“Did they spell your name right?” – Miles Davis
It is radically different these days reading an “album” review when you can actually listen to what is being reviewed at the same time. We take that ability for granted now. But this simply was not possible before the web came along and not generally the case as a new routine until streaming took hold. Bandcamp, one of the two most regularly used sites for the purpose, has only been around since 2007, Spotify, 2008.
What this radical difference means is that the reviewer’s responses can be scrutinised more closely. In a nutshell the reviewer becomes more fallible and more immediate. In print-only days mostly you were reading about an album that you had not yet managed to get hold of and might not for a while given the vagaries of physical distribution and where you happened to be living. Back then the words had more of an abstract quality given that the source was not usually to hand and certainly not playing as you read. The reviewer had more power and was more of an oracle, a tipsheet, a news source too sometimes. Now that power has crumbled as listeners can listen to pre-release tracks even on any number of websites via labels or often artist themselves “breaking” the track teasing their potential buyers and making most media play catch-up, reporting on their already public news. The artist has beaten the media at its own game.
There is a new democracy here which is very creative: we are better informed, more in touch with the artists as a first source particularly when they use the new media as a communication and distribution tool seizing the initiative. The bouncers at the gates have mainly been sent home: the public can be trusted to enter without fear or favour.
As jazz begins its journey towards its two hundredth year that gift of freedom which unless technology itself becomes a totalitarian edifice will be the one that keeps on giving.
Jazz that sounds modern and is not retro. Three wordy things there in a very short sentence: jazz (not a car by Honda or a type of cheese); modern (about now); retro (playing old jazz styles as they used to be). For now beyond definition just listen to drummer Nate Smith and Kinfolk: Postcards from Everywhere, jazz that sounds like 2017 unless you live in a potting shed and listen only to dixie on a wind-up radio. To my mind Postcards is modern and in the real world: a diverse assembling that sums up where the music is heading by embracing melody, rhythm, a range of hybrids, harnessing electricity as well as delving into the unplugged fabric of the sound, a little bit of vocalising and that popular spoken word element heard more and more even from Generation Xers (Smith is 42) to land upon family history and a personal story. This is not jazz as self consciously art or deliberately inaccessible nor does it indulge in chasing radio play by jazzifying pop but neither too does it cut itself off. Maybe the word I am searching for which is more important than whether it is modern, retro or not is original and yes Smith ticks that impossible box in creating one of the best jazz albums of 2017 so far because he knows how to blend a number of elements at the composing and arranging stage and in performance retains a warmth, while at the recording stage hardly becomes hidebound by genre or mood expectations. He also values song whether it is achieved by instrumental texture, band flow, or the voice itself. Now where were we? Jazz that sounds modern and is not retro. The album actually sounds like a completed fully furnished house and not as so often like a steel structure waiting for the next phase of construction and things to put in it.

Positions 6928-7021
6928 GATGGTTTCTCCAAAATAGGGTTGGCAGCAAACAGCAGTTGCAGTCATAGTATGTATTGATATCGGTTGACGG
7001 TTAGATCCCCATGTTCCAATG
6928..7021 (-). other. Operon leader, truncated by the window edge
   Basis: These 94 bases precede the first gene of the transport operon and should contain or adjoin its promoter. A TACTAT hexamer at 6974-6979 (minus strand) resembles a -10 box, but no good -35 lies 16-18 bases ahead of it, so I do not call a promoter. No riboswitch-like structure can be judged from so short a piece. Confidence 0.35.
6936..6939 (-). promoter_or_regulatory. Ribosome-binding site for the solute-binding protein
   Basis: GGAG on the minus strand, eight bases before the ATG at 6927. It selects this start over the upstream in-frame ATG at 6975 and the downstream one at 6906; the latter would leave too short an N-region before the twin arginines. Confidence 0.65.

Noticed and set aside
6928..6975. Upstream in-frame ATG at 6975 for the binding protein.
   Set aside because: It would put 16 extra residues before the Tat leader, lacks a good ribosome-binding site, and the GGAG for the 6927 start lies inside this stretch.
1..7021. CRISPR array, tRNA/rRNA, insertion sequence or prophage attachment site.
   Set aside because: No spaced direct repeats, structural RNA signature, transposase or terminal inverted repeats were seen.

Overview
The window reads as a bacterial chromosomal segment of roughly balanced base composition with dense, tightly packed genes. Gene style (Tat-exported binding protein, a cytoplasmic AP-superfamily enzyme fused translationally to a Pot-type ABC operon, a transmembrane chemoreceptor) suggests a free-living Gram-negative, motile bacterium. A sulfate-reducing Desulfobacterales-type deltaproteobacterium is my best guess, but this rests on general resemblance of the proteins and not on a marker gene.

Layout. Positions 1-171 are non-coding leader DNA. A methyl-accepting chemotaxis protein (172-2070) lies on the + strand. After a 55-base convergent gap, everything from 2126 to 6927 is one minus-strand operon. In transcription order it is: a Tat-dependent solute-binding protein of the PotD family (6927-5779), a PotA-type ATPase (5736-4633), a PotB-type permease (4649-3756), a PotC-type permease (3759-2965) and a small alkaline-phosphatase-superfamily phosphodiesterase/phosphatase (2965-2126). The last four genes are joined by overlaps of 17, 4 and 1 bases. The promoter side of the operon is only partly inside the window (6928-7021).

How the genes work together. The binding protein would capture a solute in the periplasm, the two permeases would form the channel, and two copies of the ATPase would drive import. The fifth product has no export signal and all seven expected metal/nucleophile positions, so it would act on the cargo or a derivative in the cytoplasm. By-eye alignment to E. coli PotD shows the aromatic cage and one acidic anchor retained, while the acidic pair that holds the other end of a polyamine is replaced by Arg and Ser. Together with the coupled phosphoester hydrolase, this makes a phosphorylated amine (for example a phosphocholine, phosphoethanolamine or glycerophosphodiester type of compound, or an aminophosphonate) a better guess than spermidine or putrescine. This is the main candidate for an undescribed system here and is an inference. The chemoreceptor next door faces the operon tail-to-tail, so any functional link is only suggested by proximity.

Tracks: Intro: Wish You Were Here, Skip Step, Bounce pts I&II, Mom: Postcards from Detroit/Floyd/Salem, Retold, Disenchantment: The Weight, Spinning Down, Pages, From Here: Interlude, Morning and Allison, Spiracles, Small Moves: Interlude. Issuing label Ropeadope.
Personnel: Nate Smith, drums, percussion, fender rhodes, synths, sounds; Kris Bowers, piano, Fender Rhodes; Fima Ephron, electric bass; Jeremy Most, guitars; Jaleel Shaw, alto and soprano saxophones. And featuring Dave Holland, double bass on Skip Step and Spinning Down; Lionel Loueke, guitar on Skip Step and Spinning Down; Chris Potter, tenor saxophone on Bounce parts I + II; Gretchen Parlato, vocals on Pages; Michael Mayo, vocals, vocal percussion/effects on Skip Step and Retold; Amma Whatt, vocals on Disenchantment: The Weight and Morning and Allison; Adam Rogers, acoustic and electric guitars on Spiracles; Stephanie Matthews, violin I; Juliette Jones, violin II/contractor; Christiana Liberis, viola; and Reenat Pinchas, cello.